I have had chronic back pain for 20 years, It is so severe now it hurts to take a deep breath. Is there anyone who has a similer problem?
Breathing trouble, is it in your throatic region? My issues lie in my cervical and lumbar region. What does your MRI show? Folks'll be able to give you better support knowing what is specifically going on.
I imagine keeping a cold at bay is imperative, those coughing fits hurt so bad! Have you been to your primary or a specialist recently?
I have low back pain and sometimes it hurts to breathe but not really literally. I think the others are wondering if you mean that it literally hurts to breathe because back pain shouldnt make it difficult to breathe unless there is involvement in the chest area. I have been through just about every injection, epidurals, nerve blocks, facet joint injections, radiofrequency ablations, etc and nothing has worked well or has lasted longer than a few days. I am just using meds now for the most part. I do occasionally get chiropractic adjustments/manipulations which can help keep the muscles looser. I try to stretch daily, I use a heat pack or heating pad quite often because it helps relax tight muscles, I use epsom salts in my bath-sometimes with lavender scents to help me sleep. I do have Soma as a muscle relaxant and my pain meds.
I have a wonderful Dr now who has worked very hard with me to find the proper combination of meds to help me be as pain free as I can be. I hate taking meds!! You become a slave to them and have to plan everything according to refills. I cannot even plan a vacation without thinking about when my refill will be and if there is a chance I would run out of meds during the vacation! It is really a messy kind of thing, so if you can stay away from hard meds, you are better off. You need to focus more on increasing function rather than pain relief, because for most of us back pain patients, relief, at least full relief, isnt going to happen no matter how much meds you use unless you are unconscious from them. I use just enough meds to make it tolerable. I am never "pain free" any longer but on a good day I can forget the pain for stretches at a time. The best thing to do is to stay as active as possible and on many days you have to push yourself mightily to be active but once you get going it gets easier. The more you sit or stay in bed, the worse the pain will be and your muscles will atrophy (weaken) and you will get stiffer and weaker by doing this. I try to take my dog on a walk every day or at least every other day. I usually take a breakthrough pain pill before I go. I stretch morning and evening. I work from home at the computer so I do a lot of sitting but I try to get up every hour or so and stretch a bit and walk around the house or go outside for a few minutes. I do my chores and housework a bit at a time as I can. My husband does help out a lot with laundry and cleaning the floors. I find cleaning the floors to be a very difficult thing with all the bending and twisting necessary. If you live alone and need housework assistance, check around your community. You would be surprised at the resources available when you look for them. Many churches and other organizations have volunteers who go around and do various housekeeping chores, cooking and shopping for people who cannot do it themselves anymore. It may not be everyday, and it may not be all the help you need, but every little bit helps, right? One of the main things for you to have is a good pain management physician who is compassionate and is willing to work with you and help you and this is probably one of the more difficult things to find. The days of having your PCP or family doctor manage your pain are pretty much over. In a way, this is a good thing. It is a bit more expensive for some people because their insurance plan my have a higher copay for "specialists" but in this case, it is usually worth it because most average Drs had very little training on how to manage pain, especially chronic pain or persistent pain. Most of the average Drs pain education was how to manage pain after an injury or after surgery, not how to manage on going, continuous pain. Pain management Drs have. They have been highly trained in the body/brain mechanisms of chronic or persistent pain which is very different from acute pain from an injury or surgery. Most people would think "pain is pain" but this is not true. Persistent or chronic pain is a very different process in the brain and spinal cord (or central nervous system, abbreviated CNS) You need a Dr who understands the differences and how to disrupt the mechanisms behind persistent pain. Basically our central nervous systems have malfunctioned or "short circuited" because in many cases our pain started with an injury and the injury has healed but the pain remains and has become amplified. Some of the pain is also due to degeneration of the spine bones, ligaments and joints etc. Pain specialist understand this kind of pain better than your average PCP or family Dr. Most chronic pain should be managed with a long acting drug taken around the clock, not as needed. You might also get a short acting drug for "breakthrough" pain to be used as needed. Chronic pain should rarely be managed with a short acting medicine only (and this is a major mistake that many PCP's employ and it can mess you up later for good pain control). I use my breakthrough meds for two main reasons. First I will take it before an activity that I know is going to aggravate my pain like going for a walk or cleaning the house but another reason is I sometimes need to use it is as a "bridge" between long acting meds. My long acting meds are supposed to last twelve hours. My body metabolizes them much quicker-always has-so I may take a short acting pain pill after 6-8 hours to bridge until it is time for my long acting dose. These are the two most common uses for "breakthrough meds". So your Dr should have you on a long acting drug and a short acting drug. Managing with a short acting drug only floods the brains receptors with the opioid and trains the brain to equate pain relief with this flood of drug that often causes a euphoric feeling when it kicks in, so when a person is put on a long acting drug they think it isnt working because they dont feel this euphoric rush their brain has been conditioned to feel and now equates with relief. Then there are a slew of other drugs out there that manage pain differently than opioids do and opioids alone are rarely an answer to chronic pain. Some people take antidepressants to help with depression, yes, most persistent pain leads to depression, but these drugs also help to manage persistent pain too by healing our "short circuiting" CNS. Anti-convulsant drugs like gabapentin or pregabalin also help greatly with nerve related pain. So your pain docs main job is to find the combination of drugs that helps you best. It is very different for everyone and there are a lot of drugs out there so this can take months of trial and error so you must be patient and work with your Dr. It may help the both of you to keep a pain diary. You can find and print examples on most of the pain advocate websites like the American Chronic Pain Society or Association-google and you can find them but unfortunately a lot of these websites are closing down because the government is not allowing pharmaceutical companies to fund them. I could go into a long rant about all the government is doing to make it hard for chronic pain patients but I wont do so in this conversation. I'm sure in the twenty years you've been in pain you have seen plenty of examples of the governments War on Pain which isnt stopping street drug traffic but is just making it very difficult for pain patients and their Drs to find good pain management for their patients. Hang in there! Learn all that you can about your condition!! This is an important one too! We cannot overcome that which we do not understand so learn all about your condition. There is so much available on the internet but be wary of sites that are selling something because the information may be biased and untrue. Stick to sites like this one that is for informational purposes only, and reputable sites for your information. Once you understand why you hurt, it makes it easier to find ways to prevent it. You are in good company here. There are many of us on here that come to each other for comfort because no one knows pain unless they have had that degree of pain themselves and lets face it, most of our families are tired of hearing it and have no idea how to deal with us or help us because they do not understand what this kind of pain is like!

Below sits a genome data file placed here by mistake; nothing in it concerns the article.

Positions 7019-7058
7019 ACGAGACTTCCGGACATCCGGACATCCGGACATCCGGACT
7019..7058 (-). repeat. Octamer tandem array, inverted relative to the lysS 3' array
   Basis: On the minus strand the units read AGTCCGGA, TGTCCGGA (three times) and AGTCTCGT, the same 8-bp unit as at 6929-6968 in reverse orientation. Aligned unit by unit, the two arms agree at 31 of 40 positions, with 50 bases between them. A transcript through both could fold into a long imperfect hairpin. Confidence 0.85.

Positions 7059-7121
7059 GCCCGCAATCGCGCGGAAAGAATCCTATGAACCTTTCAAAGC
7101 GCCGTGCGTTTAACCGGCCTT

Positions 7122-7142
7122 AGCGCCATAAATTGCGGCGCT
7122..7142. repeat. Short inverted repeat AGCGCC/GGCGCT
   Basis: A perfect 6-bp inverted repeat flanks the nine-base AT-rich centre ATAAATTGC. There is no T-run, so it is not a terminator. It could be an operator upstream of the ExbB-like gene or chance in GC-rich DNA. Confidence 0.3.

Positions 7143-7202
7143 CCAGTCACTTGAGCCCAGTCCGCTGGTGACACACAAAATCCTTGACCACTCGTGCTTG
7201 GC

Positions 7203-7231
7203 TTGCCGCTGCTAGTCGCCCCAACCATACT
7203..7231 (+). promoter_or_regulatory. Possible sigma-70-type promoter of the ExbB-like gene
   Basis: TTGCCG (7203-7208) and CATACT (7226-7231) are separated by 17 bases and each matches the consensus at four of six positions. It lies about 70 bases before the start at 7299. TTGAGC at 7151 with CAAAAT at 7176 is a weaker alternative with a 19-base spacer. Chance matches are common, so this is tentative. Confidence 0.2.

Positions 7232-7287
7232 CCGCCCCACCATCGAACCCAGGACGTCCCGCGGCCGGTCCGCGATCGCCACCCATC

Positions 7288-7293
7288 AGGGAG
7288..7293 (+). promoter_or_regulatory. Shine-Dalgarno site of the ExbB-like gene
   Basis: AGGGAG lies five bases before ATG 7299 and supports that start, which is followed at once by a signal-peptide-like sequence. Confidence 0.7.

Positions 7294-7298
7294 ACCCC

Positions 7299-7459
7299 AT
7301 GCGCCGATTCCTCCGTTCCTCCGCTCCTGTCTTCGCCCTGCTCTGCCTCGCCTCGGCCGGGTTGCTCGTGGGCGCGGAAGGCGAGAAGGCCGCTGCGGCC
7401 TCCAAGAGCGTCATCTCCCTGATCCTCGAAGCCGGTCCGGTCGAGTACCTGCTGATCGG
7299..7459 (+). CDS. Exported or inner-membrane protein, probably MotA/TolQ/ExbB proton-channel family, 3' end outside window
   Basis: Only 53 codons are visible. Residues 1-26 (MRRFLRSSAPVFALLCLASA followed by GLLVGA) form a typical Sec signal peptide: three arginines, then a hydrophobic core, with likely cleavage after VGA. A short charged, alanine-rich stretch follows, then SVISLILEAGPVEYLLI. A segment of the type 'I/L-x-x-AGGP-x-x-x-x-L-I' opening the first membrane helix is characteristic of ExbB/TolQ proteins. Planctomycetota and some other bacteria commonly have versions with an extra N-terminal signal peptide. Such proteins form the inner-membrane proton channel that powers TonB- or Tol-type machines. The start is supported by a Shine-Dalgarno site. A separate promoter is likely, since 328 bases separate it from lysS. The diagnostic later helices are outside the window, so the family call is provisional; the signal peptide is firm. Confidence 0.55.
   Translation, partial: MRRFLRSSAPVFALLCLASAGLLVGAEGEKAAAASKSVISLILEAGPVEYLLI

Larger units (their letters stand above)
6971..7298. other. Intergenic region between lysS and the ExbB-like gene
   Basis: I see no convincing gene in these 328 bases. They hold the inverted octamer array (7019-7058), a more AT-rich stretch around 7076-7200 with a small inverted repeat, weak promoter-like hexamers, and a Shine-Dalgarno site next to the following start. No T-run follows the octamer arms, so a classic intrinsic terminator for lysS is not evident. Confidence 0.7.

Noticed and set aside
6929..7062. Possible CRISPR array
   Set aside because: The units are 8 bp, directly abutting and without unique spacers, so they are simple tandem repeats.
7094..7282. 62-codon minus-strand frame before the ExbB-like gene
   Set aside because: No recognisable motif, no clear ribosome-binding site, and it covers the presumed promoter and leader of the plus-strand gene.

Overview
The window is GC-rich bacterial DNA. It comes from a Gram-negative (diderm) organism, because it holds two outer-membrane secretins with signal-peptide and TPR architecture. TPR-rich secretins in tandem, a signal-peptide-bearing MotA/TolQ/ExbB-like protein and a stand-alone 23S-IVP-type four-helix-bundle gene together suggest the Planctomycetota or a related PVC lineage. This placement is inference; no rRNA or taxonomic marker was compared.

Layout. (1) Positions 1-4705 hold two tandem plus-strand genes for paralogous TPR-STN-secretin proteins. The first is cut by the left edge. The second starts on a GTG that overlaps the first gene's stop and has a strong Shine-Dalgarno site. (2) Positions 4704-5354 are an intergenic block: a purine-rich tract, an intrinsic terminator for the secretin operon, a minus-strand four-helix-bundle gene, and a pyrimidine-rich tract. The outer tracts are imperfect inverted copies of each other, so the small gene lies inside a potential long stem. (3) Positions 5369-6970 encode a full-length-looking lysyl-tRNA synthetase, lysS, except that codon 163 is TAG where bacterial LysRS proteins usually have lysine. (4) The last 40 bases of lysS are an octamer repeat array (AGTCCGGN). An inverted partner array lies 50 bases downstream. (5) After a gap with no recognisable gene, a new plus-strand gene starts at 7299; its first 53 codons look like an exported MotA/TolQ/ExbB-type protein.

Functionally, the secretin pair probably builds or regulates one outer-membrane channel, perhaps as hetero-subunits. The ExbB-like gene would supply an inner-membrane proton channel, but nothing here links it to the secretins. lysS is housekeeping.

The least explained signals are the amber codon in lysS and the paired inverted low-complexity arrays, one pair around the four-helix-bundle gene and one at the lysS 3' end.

You don't have info about what diagnoses were made about your back pain. I had severe back pain that prevented me from straightening up at times. When I saw a good physical therapist, she did crunches on me that reminded me of a chiropractor. But she gradually taught me exercises to relieve my back pain completely with the aid of a black wedge, a white styrofoam-like roll and an S shaped hook. It was amazing what those exercises did for me. Not that they would necessarily help you, but might be worth a try.
Yes. I have watched my poor husband (been married 32 yrs) so you will know that I know exactly what he has been going for over 5 years and only because then the back surgery he had helped for 10 years, and he says now that if he knew then what he knows now, he would never have had the surgery. He had several disc that actually were crushed so bad the surgeon literally had to pick the disc out around the nerves in his back. His doctor at that time did not realize just how bad it was until he opened my husbands back and seen where the disc (He said) looked like the disc had EXPLODED into the nerves. Tho they did certain test before doing actually surgery the ones that should have been done were not. Since our family doctor of 40 years has retired he went to a Novant health center to see a doctor that was recommended, but has no idea the pain he is in.
I watch him struggle every morning and when he comes home from work so bad, he can hardly work and said that he has no quality of life anymore. Thankfully he has been referred to a Pain Specialist and We are both so grateful. I go see one myself and it has been a life saver for me. I just know that now he will see a Specialist that will give him the help he needs so badly. If you are having that bad of pain in your back and for that long, you definitely should go to a Pain Clinic. I know from my own experience that seeing him was the the best decision I have ever made for my health and my own back pain. Just be honest with them and let them know how long you have been going through this pain, I am sure you can get the help you need. I wish you all the luck in the world and hope you get the help that really need.